She had knocked over her water bowl so I grabbed it and walked back to the side of the house where the hose was kept. I rinsed then refilled the bowl, taking a long gulp from the hose for myself. I walked back over and replaced the water bowl. I patted Suki again as Dad appeared from the rear yard with the grill in tow.
I watched as Dad went to work, methodically placing the grill, the grilling tools and the bag of charcoal in their assigned spots. He surveyed my handy work. No comment from him meant that all was well. Silently, Dad poured a mound or charcoal into the center of the round grill and doused the briquettes with lighter fluid. A quick strike of a match and we had fire.
Dad watched the flames for a few moments then he sat down in the nearby Adirondack chair. It would be awhile before the briquettes were hot enough for cooking. He pulled a pipe from his pants pocket, filled it with tobacco and lit up. Contented, he sat in silence. I gave Suki a final "scritch" and joined him. He looked over the freshly mowed yard between puffs. The smell of cherry tobacco mixed with that of the burning briquettes on the hazy afternoon air. I breathed in deeply.
"Looks good, me boy."
Now we waited.
We knew that Mom would come up with another chore or twelve before our guests arrived. We expected this. Every barbecue at our house went off without a hitch because Mom was a master in the kitchen and we knew to stay out of her way until she called for us. Then we just did as we were told.
The sounds of a working kitchen were heard through the screen door as a cool breeze whistled through the willow. It washed over us and we savored its caress.

Tuesday, July 01, 2008

Radio Stars & Celluloid Heroes

July reminds me of long, summer nights riding in the car with the windows rolled down and the radio turned up.
When I was in high school I listened to top 40 radio. I once thought that Matthew Wilder's "Break My Stride" was a great song. While I was listening to WZOU my friend Stan listened to classic rock on WZLX - 100.7. He listened to all the classic bands: Cream, Yes, Traffic, Deep Purple, Led Zeppelin, The Kinks, Hendrix, etc. You name it and he owned it. His music collection was legendary.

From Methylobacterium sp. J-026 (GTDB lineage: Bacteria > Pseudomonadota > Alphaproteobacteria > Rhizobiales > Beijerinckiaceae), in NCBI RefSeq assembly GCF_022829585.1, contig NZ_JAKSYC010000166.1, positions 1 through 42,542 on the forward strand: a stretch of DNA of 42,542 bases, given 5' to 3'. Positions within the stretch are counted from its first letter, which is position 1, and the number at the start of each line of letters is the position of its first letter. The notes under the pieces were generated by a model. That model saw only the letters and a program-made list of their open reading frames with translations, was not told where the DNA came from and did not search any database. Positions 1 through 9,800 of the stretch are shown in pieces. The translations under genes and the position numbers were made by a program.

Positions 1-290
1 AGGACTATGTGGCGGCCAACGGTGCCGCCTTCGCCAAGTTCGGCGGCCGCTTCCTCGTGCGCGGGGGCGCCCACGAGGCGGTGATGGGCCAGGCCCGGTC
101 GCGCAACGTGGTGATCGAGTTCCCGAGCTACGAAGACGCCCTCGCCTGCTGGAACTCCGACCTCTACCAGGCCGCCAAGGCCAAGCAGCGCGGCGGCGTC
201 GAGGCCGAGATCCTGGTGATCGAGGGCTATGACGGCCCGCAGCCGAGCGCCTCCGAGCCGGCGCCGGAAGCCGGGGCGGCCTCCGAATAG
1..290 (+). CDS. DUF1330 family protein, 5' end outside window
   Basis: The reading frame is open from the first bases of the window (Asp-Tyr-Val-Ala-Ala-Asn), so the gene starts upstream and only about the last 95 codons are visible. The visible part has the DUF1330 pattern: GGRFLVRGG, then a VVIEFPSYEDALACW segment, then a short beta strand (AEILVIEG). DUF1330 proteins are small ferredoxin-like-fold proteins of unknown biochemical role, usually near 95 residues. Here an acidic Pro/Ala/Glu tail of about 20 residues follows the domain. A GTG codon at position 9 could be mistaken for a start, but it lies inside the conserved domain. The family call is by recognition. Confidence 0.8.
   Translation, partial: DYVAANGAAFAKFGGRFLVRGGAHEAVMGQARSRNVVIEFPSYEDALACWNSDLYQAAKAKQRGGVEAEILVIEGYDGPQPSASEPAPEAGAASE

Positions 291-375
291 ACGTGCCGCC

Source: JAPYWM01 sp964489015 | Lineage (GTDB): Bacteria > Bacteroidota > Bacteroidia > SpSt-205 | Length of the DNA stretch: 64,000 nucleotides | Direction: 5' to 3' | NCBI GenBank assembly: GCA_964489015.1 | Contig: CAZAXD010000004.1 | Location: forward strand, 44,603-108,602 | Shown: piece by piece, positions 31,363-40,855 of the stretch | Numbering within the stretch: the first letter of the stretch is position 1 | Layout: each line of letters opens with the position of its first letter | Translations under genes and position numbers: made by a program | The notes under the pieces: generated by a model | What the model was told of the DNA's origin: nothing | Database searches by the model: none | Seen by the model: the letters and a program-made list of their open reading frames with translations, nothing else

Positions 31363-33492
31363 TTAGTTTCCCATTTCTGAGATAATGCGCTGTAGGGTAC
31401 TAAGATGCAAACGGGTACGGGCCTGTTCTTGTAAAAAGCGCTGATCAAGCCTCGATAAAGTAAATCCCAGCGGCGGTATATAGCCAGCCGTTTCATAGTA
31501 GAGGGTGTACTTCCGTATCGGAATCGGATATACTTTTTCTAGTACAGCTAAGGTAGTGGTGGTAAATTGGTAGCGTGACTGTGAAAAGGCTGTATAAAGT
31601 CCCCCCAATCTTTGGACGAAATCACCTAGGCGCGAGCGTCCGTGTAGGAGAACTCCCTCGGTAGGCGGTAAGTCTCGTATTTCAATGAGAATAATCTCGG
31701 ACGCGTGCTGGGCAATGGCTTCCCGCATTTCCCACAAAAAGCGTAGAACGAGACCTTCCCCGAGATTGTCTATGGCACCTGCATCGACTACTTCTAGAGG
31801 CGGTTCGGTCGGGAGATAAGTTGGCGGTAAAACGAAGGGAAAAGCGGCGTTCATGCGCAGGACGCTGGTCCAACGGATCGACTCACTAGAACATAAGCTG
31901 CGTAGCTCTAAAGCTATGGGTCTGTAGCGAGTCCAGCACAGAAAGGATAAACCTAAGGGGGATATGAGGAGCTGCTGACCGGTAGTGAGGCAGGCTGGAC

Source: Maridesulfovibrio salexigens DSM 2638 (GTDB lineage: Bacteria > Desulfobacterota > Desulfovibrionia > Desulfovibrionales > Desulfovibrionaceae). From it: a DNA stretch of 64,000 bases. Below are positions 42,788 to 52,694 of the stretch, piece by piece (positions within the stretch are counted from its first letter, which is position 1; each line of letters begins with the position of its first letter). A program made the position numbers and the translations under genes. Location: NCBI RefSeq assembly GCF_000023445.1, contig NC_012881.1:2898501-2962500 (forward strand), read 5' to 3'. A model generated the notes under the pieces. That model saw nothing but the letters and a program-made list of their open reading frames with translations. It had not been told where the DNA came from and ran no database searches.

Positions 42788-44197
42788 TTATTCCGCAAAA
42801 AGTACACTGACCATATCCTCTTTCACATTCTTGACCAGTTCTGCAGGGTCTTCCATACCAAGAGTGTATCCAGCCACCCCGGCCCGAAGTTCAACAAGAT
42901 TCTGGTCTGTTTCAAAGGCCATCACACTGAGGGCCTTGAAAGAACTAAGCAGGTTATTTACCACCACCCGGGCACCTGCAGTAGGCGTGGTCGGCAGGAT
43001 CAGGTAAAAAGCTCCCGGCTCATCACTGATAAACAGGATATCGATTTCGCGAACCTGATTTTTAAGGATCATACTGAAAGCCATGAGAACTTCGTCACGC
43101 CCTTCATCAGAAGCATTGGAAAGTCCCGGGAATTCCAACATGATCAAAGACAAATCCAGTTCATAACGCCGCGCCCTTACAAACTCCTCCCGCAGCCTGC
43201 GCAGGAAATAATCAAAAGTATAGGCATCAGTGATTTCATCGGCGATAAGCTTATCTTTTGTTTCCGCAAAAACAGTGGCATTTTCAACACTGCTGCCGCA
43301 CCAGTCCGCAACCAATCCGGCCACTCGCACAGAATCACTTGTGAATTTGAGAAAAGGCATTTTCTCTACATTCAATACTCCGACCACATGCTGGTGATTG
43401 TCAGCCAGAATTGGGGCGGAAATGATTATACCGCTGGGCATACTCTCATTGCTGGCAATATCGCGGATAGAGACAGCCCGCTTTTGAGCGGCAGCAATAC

One great memory is Stan introducing me to "American Pie" by Don McLean. He knew all the words and he would sing these songs at the top of his lungs while gesticulating wildly between puffs on his butt. The fact that he really couldn't carry a tune never deterred him, either. I grew to love that song because of his love for it.
Stan also used music to make fun of me once in a while. Two lines from different songs made him giddy with the teasing. In "Werewolves of London" the line "I saw a werewolf drinking a pina colada at Trader Vic's - and his hair was perfect!" made him insufferable for the rest of the song if I was in the car. The other was "and if you can’t be with the one you love, honey, love the one you’re with!" by Stephen Sills. According to Stan, both applied to me.
On warm summer nights we would cruise around in his Charger, 'ZLX blasting from the presets as Stan chain smoked Marlboro's. All of Stan's presets were set to WZLX. This is because when I got tired of all of this classic rock crap I used to change the channel. Finally, one day, I changed the channel - right to ZLX. Next button - ZLX. And so on and so on. With a smug look on his face, Stan cranked up the tunes a bit more. I would never try to change his radio again.
At the time I wondered why anyone would want to listen to this "old hippie stuff". This attitude is confusing because of my love for classic movies from the thirties and forties was just coming into its own during this same phase. How I couldn't connect "classic films" and "classic rock" escapes me. However, hanging out (and living) with Stan afforded me all sorts of opportunities to listen to classic rock.
And listen I did.
One song - Celluloid Heroes - bridged the gap between rock and the movies. Listening to this song gave me a first hand look at the world that I loved (classic film) with the world that he loved (classic rock). The Kinks nailed what Hollywood was all about in this one song, as well as the inhumane manner in which the Hollywood industry drains and exploits its stars, while their iconic film images endure. He knew this song was one that would appeal to me and my love of old movies. As the song progressed, I marvelled at all of the actors that I knew within the lyrics. Soon, whenever we were in the car, cruising off to go bowling or to shoot darts at Squires - all involving pitchers of beer - I was sure to hear the familiar "ka-chunk" of a cassette falling into place and the bellowing forth of "Celluloid Heroes".
Right now the windows aren't rolled down and the radio isn't turned up. But, take a moment and listen to "Celluloid Heroes" anyway.